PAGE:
Colombia’s capital markets are becoming more sophisticated by the day. The government’s decision to exchange external financing for internal financing has driven the development of the fixed-income market. The Colombian Securities Exchange (Bolsa de Valores de Colombia, BVC) has also made significant efforts to increase investment options and expand the capital markets. Programmes developed by the BVC include the creation of the Colombian Global Market ( Mercado Global Colombiano, MGC) and the derivatives market, incorporation into the Integrated Latin American Market (Mercado Integrado Latinoamericano, MILA), and the implementation of Colombia Capital, a programme focused on future issuers.
The first securities market in Colombia was the Bogotá Stock Exchange (Bolsa de Bogotá), established in 1928 during a period of vast uncertainty surrounding the Great Depression. In 1961 a second market was created, the Medellín Stock Exchange (Bolsa de Medellín), which grew in a favourable economic period driven by demographic expansion and growth in the export sector. Two decades later, in 1983, the Stock Exchange of the West (Bolsa de Occidente) was formed.
To provide more transparency for investors and reduce arbitrage opportunities, the three stock exchanges were merged in 2001, thereby creating the BVC. The move gave depth and dynamism to the Colombian securities market.
The BVC is a listed company within the stock market that manages securities trading platforms, including fixed income, stocks and derivatives. In 2013 the volume traded, including the fixed income and equity market, declined by 1%, totalling COP1.56trn ($760m) in a year marked by uncertainty as a result of external and internal economic factors. At the end of 2013, 22% of its equity was in the hands of brokerage firms. Holders are restricted from owning more than 10% of a company’s equity. Among its achievements, the BVC operates the third-largest derivatives market in Latin America and the sixth-largest fixed income market in the world in terms of traded volume, according to the World Federation of Exchanges. In 2010 changes to foreign investment laws removed investment restrictions for foreigners, allowing them to invest in all kinds of securities. At the end of 2012 a new fiscal regime reduced taxes on foreign investors in fixed income securities from 33% to 14% – except for those investors with residence in tax haven countries, who are taxed at a rate of 25%. These initiatives have helped to boost foreign investment in the country’s capital markets. In the case of equities, Colombian taxes see neither capital gains nor dividends if the investor does not hold more than 10% of the outstanding shares of an issuer.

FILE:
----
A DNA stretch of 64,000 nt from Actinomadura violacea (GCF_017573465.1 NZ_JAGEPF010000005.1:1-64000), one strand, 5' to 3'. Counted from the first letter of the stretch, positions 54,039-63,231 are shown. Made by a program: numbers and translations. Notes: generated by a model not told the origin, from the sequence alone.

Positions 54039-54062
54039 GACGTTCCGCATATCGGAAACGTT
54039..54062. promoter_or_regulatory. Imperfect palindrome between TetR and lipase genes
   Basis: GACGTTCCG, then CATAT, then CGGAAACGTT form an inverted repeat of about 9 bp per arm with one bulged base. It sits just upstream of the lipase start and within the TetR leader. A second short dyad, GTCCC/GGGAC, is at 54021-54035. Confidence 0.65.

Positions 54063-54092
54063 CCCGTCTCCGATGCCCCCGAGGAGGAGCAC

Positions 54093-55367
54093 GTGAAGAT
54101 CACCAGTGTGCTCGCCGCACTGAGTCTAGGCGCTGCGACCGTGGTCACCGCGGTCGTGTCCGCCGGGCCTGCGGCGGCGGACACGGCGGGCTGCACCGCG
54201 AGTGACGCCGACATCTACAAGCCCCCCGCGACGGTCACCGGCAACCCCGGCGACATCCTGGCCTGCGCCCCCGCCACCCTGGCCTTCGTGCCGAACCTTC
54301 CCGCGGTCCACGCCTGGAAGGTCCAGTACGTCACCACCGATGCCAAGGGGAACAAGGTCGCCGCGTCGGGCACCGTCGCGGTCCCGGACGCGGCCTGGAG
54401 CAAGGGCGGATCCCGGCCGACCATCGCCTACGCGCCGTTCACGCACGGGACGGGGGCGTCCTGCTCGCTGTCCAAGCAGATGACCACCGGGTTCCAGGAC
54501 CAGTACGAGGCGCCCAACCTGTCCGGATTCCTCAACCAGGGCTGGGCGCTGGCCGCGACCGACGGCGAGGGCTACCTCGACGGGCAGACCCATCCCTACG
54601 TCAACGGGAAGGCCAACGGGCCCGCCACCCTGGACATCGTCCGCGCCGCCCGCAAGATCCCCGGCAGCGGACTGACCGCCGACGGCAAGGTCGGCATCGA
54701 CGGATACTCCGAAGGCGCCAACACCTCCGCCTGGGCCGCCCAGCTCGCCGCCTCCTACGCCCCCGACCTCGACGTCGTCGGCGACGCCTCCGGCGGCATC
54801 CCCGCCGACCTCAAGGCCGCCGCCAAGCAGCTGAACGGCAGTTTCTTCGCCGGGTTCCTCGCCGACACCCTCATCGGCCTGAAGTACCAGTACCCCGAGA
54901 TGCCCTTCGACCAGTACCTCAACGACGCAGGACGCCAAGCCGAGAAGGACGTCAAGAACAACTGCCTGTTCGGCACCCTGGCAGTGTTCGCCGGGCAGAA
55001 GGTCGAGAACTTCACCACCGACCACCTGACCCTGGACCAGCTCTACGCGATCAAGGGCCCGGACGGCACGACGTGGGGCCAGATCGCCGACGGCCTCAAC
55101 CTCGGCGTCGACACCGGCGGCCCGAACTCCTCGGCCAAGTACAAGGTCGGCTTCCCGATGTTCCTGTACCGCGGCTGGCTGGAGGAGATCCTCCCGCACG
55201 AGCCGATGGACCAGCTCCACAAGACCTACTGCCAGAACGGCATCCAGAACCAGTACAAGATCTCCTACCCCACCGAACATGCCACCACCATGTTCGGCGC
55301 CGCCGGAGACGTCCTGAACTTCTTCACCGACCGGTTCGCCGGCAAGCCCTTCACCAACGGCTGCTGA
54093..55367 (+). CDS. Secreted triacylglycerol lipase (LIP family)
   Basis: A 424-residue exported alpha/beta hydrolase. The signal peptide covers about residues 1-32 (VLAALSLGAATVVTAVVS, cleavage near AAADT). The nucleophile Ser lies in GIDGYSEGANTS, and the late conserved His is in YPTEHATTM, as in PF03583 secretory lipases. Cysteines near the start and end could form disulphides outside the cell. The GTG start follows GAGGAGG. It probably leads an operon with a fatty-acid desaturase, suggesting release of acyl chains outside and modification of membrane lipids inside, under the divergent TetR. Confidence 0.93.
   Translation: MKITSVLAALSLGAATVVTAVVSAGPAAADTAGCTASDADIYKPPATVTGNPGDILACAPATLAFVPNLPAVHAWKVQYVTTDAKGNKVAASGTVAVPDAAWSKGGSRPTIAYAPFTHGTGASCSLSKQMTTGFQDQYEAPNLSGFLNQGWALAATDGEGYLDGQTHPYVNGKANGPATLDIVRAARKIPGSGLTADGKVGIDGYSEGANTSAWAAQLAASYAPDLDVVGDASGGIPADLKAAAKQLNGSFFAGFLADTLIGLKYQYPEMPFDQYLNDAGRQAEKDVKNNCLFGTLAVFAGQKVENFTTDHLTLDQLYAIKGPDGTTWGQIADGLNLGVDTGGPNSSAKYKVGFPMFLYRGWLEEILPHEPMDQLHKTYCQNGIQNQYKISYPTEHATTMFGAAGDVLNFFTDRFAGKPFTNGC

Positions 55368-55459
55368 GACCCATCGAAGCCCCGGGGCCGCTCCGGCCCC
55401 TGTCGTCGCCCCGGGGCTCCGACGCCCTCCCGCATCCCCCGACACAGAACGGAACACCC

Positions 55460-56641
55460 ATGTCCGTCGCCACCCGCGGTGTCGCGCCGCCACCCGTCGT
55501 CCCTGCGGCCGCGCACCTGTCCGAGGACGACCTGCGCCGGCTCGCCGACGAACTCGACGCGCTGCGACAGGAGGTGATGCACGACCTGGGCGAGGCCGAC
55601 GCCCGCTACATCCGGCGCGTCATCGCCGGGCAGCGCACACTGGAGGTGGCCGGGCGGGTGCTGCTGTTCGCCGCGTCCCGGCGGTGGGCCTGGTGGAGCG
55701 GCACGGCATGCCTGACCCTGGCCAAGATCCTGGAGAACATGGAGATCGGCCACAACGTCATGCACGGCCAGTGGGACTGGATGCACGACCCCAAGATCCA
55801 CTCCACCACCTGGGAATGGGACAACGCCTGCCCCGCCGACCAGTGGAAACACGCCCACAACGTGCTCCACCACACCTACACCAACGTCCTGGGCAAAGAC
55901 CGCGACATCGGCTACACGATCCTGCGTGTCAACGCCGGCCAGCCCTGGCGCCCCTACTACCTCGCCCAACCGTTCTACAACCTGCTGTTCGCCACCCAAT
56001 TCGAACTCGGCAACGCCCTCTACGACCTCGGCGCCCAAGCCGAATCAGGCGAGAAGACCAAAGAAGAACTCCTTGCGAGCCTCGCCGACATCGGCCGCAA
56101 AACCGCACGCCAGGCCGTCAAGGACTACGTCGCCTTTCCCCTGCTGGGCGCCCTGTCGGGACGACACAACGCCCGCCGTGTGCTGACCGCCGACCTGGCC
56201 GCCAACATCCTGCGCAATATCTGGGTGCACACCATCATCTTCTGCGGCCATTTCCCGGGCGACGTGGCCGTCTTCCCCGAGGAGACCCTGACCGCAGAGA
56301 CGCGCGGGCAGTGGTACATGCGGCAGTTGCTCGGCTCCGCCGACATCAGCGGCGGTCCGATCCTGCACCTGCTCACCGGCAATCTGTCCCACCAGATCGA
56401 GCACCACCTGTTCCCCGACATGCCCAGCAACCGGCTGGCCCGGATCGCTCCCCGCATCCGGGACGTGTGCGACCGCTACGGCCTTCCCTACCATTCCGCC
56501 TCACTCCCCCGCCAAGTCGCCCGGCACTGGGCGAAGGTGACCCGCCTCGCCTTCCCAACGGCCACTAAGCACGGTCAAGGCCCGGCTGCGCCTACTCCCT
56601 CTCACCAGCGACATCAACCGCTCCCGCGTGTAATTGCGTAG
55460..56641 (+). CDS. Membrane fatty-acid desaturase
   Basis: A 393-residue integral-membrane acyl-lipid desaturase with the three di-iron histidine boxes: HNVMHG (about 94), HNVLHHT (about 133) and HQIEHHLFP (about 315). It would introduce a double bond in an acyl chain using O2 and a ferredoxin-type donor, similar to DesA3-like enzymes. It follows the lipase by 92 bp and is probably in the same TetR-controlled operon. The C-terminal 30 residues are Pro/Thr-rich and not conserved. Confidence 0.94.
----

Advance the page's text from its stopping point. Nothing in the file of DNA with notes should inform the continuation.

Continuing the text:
Colombia’s fixed-income market is among the most dynamic in the world, representing close to 74% of the total traded volume of the BVC in all markets. It is highly concentrated on public debt, which represents about 90% of the total fixed-income traded volume, with the rest in corporate debt.
In 2013 the government treasury bonds (Tìtulos de Tesorería, TES) market shrank by 7.54% compared to the previous year. According to the Ministry of Finance, the Colombian government had COP174.48trn ($87.24bn) worth of outstanding issues by the end of March 2014 and $20.9bn in active sovereign bonds at the beginning of the year, with different maturities and mostly in US dollars. Thanks to wider macroeconomic stability, the Colombian government has been able to obtain financing from the markets at longer maturities, up to 20 years for certain TES issues and 30 years for sovereign bonds.
As of January 2014, 67% of Colombia’s sovereign bonds were in the hands of funds, with 9% in banking institutions. The majority of the sovereign bonds are held by international entities, 66% by US entities and another 21% by European entities. Corporate debt issuances in 2013 showed a positive dynamism, raising COP9.26trn ($4.63bn) in the market, slightly lower than the COP10.15trn ($5.08bn) issued in 2012. It is particularly noteworthy that the industrial, commercial and public sectors of the economy dominated these issuances, accounting for 54% of the total, a level of activity not seen in recent years.
The total trade volume in the stock market during 2013 was COP40.88trn ($20.44bn), of which 82.9% was accounted for by cash transactions, 16.9% by repo operations and 0.2% by temporary security transfer operations. During the year, a total of 658,123 trades took place in the stock market, resulting in an average trade value of COP62.1m ($31,050).
The Colombian financial market was affected by changes in the international market, causing an 11.3% drop in traded volume, compared to the COP46.1trn ($23bn) seen during 2012. This drop in traded volume was smaller than those experienced in previous years after reaching a peak in 2010, which suggests that the fall in traded volume is coming to an end, or at least that the levels are levelling off. The COLCAP index declined in value by 12.35%, as did most of the other stock markets in the region.
The total capitalisation of the stock market also decreased from COP484trn ($242bn) in 2012 to COP416trn ($208bn) in 2013. Due to regulatory changes and the increasing attractiveness of the Colombian financial sector, the participation of foreign investors in the stock market has soared in the last two years, growing from 8% in 2011 to 20% in 2013.
The BVC reports 93 listed stocks, of which 41 are considered to have high liquidity, while the others are classified as low-liquidity stocks. Nearly half of the stocks belong to the industrial and financial sectors, while another 25% are divided between public services and other services. Seventy-two listed stocks are domestic, while the rest belong to the Global Colombian Market (Mercado Global Colombiano, MGC).